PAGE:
How badly did Monsanto want to discredit international cancer scientists who found the company’s glyphosate herbicide to be a probable human carcinogen and promote a counter message of glyphosate safety instead? Badly enough to allocate about $17 million for the mission, in just one year alone, according to evidence obtained by lawyers representing cancer victims suing Monsanto.
That detail and others about the internal workings of Monsanto public relations operations have come to light in a Jan. 22 video-taped deposition of Monsanto executive Sam Murphey. Murphey’s job at Monsanto included directing global media relations and “advocacy efforts in support of major litigation, policy matters, and reputational threats” involving the company’s glyphosate-based herbicide business. And one of the biggest threats came from those cancer scientists. Murphey now works for Bayer after the German company purchased Monsanto last summer.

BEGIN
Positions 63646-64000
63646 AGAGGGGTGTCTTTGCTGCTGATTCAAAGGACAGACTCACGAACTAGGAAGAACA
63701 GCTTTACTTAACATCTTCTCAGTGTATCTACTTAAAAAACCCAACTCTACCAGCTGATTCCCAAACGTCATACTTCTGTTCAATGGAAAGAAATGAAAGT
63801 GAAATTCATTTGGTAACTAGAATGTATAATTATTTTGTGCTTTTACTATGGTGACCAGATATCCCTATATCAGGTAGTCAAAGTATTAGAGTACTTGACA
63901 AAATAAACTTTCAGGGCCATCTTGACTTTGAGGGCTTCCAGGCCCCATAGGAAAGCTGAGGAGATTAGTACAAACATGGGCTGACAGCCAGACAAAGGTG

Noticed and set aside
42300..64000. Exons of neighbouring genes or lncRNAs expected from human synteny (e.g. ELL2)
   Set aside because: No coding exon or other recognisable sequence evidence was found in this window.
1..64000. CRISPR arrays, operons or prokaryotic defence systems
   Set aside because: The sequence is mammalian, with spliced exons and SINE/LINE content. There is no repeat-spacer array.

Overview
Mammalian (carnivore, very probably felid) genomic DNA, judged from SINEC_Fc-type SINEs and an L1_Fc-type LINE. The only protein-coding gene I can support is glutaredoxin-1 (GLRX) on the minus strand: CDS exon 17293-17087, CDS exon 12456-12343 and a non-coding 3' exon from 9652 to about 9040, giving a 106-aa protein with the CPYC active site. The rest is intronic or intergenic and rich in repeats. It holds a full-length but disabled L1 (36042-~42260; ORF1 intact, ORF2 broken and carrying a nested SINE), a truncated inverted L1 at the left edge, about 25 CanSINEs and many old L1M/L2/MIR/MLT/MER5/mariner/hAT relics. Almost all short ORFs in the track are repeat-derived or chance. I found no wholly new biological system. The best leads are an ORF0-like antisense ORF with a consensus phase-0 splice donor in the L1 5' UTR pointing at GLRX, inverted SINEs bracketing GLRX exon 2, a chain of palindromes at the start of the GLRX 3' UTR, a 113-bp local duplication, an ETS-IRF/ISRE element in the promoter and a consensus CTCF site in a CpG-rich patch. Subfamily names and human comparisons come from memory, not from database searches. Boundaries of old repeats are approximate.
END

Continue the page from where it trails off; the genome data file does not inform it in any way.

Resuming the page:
U.S. District judge Vince Chhabria did not allow Murphey’s disclosure of the anti-IARC budget to be introduced into evidence in the Hardeman V. Monsanto trial, which went to the jury for deliberation on Tuesday.